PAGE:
In addition, the people of Vieques have had to endure the health insults of the burning of weapons and explosives out in the open – exactly like those Americans living near other military bases. A Vieques woman, Myrna Pagan, denounced the burning of dangerous explosives in her neighborhood. She said that practice has been responsible for alarming health effects in her community: children contaminated by heavy metals suffering from high rates of cancer and other catastrophic diseases.
Another woman, Laura Olah, director of an environmental and public health organization known as Citizens for Safe Water Around Badger in Wisconsin, is also angry. The military burned explosives in her neighborhood from the 1940s to 1970s. Then the residues of burned explosives contaminated groundwater, which brought disease. She finds the military’s policies of disposing its excess weapons and explosives unacceptable.
“Open burning and detonation of munitions causes the uncontrolled dispersion of toxic heavy metals including chromium and lead, energetic compounds, perchlorate, nitrogen oxides and other munitions-related contaminants to the environment,” Olah said.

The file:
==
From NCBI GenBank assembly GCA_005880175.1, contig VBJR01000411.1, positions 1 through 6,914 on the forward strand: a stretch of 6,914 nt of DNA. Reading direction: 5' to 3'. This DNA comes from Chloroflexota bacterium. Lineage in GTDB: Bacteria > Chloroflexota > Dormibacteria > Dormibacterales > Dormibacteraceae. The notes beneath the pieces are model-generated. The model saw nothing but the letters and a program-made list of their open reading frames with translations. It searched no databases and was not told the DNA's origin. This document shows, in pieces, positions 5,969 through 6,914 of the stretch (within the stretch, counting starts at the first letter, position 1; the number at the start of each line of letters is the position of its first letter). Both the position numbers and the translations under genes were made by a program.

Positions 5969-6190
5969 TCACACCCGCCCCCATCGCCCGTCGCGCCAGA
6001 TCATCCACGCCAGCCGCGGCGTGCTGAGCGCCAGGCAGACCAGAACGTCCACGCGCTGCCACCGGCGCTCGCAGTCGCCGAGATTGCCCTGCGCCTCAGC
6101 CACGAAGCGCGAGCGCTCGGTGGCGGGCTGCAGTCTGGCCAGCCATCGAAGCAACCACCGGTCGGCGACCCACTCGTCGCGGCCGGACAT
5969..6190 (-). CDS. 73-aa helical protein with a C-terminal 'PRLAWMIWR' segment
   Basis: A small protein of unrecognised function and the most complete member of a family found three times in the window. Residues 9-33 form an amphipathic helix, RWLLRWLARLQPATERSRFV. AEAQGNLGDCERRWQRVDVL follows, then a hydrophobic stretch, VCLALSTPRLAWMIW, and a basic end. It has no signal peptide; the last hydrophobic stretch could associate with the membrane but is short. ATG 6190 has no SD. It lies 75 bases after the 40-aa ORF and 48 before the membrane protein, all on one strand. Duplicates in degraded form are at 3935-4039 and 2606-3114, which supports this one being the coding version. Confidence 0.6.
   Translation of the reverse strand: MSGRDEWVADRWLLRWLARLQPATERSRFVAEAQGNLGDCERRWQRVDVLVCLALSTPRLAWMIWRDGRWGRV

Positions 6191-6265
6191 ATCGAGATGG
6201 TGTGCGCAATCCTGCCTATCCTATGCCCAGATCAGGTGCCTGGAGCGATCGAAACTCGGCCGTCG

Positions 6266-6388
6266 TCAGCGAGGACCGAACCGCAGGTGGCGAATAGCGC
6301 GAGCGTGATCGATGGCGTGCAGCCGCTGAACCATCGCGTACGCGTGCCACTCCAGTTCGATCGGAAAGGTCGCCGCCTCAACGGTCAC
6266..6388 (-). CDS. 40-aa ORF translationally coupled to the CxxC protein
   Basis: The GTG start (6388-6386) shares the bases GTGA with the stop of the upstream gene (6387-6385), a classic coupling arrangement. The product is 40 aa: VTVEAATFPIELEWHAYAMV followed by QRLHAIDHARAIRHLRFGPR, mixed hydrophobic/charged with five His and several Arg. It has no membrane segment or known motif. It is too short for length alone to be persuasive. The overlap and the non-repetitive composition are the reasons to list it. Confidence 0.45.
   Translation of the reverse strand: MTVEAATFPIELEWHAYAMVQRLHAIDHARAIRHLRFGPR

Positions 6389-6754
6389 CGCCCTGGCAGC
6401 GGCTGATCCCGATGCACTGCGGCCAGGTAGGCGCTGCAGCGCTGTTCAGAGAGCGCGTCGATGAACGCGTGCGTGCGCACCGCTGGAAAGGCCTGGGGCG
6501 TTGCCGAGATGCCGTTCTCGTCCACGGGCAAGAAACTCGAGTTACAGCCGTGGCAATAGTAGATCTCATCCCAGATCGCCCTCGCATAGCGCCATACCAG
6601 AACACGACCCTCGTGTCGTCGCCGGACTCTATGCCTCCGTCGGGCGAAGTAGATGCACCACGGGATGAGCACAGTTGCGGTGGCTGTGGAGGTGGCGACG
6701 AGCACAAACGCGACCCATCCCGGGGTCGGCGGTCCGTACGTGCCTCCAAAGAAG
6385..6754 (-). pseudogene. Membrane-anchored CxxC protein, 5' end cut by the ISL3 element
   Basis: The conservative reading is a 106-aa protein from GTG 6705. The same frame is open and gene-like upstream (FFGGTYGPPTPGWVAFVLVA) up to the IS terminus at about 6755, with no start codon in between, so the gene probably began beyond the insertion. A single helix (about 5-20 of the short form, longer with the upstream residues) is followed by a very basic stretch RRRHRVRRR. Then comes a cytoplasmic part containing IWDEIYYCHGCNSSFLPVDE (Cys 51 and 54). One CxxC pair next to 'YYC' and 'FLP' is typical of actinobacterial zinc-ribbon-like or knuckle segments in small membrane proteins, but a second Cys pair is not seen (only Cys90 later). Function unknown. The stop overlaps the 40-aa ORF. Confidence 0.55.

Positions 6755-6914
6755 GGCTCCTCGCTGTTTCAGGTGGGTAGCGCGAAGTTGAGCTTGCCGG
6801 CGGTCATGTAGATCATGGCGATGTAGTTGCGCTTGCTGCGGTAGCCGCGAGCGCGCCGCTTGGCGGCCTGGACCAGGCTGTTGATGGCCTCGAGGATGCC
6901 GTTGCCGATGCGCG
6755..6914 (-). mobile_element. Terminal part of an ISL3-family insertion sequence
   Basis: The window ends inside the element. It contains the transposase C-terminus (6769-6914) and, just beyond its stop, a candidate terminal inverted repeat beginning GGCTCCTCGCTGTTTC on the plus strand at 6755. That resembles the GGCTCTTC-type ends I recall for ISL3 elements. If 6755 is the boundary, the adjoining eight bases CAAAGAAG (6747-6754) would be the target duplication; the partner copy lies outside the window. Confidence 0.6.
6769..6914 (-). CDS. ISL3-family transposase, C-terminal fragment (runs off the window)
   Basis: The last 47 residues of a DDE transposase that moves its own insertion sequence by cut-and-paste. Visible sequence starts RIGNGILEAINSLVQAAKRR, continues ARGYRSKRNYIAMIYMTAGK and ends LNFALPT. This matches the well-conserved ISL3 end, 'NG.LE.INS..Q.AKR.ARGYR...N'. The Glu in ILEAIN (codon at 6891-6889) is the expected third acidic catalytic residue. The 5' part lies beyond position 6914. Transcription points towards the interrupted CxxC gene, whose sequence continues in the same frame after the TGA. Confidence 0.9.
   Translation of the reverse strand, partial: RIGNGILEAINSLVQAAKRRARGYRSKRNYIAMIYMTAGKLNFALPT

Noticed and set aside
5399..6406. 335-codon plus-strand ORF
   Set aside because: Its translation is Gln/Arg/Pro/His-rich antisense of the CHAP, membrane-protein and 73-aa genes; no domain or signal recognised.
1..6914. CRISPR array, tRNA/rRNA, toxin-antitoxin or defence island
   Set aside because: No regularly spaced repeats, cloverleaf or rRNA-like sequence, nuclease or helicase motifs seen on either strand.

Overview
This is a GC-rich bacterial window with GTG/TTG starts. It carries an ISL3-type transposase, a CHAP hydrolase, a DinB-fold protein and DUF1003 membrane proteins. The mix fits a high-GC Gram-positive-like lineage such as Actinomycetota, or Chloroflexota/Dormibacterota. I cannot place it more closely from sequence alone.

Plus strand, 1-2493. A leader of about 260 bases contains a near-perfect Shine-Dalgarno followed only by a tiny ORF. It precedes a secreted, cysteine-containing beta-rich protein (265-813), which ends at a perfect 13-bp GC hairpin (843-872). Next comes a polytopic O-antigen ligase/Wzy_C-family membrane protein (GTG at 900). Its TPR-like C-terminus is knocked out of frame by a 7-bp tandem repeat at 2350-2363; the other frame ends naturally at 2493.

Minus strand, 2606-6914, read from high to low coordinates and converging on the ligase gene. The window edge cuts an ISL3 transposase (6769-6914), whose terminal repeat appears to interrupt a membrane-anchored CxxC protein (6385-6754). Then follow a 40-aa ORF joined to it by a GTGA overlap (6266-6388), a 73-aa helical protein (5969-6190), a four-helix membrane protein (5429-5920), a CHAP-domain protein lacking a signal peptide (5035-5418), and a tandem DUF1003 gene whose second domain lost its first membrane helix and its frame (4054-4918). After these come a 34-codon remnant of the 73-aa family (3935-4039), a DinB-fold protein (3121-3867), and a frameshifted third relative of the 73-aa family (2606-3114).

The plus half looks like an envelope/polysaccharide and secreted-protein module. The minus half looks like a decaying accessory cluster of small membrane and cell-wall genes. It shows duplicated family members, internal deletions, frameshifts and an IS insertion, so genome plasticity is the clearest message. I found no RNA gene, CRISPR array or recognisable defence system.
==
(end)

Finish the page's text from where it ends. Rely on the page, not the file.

Olah has also been active in a nationwide Cease Fire Campaign of some sixty small environmental, labor, veterans and social justice organizations urging Congress to put a break on the military’s dumping its hazardous and explosive wastes in the nation’s air and waters.
This campaign is slowly bearing fruit. Two powerful Senators, Tammy Baldwin (D-WI) and Mitch McConnell (R-KY), coauthored a provision in the 2017 National Defense Authorization Act ordering the US Army to move to safer alternatives in destroying its vast amounts of explosives and obsolete weapons.
But the new law, lest it offended the military, it rushed to add science to make the transition less arbitrary. The Army is supposed to fund a two-year study with the National Academies of Sciences, Engineering, and Medicine for a report that would identify the safe alternative technologies of destroying military wastes.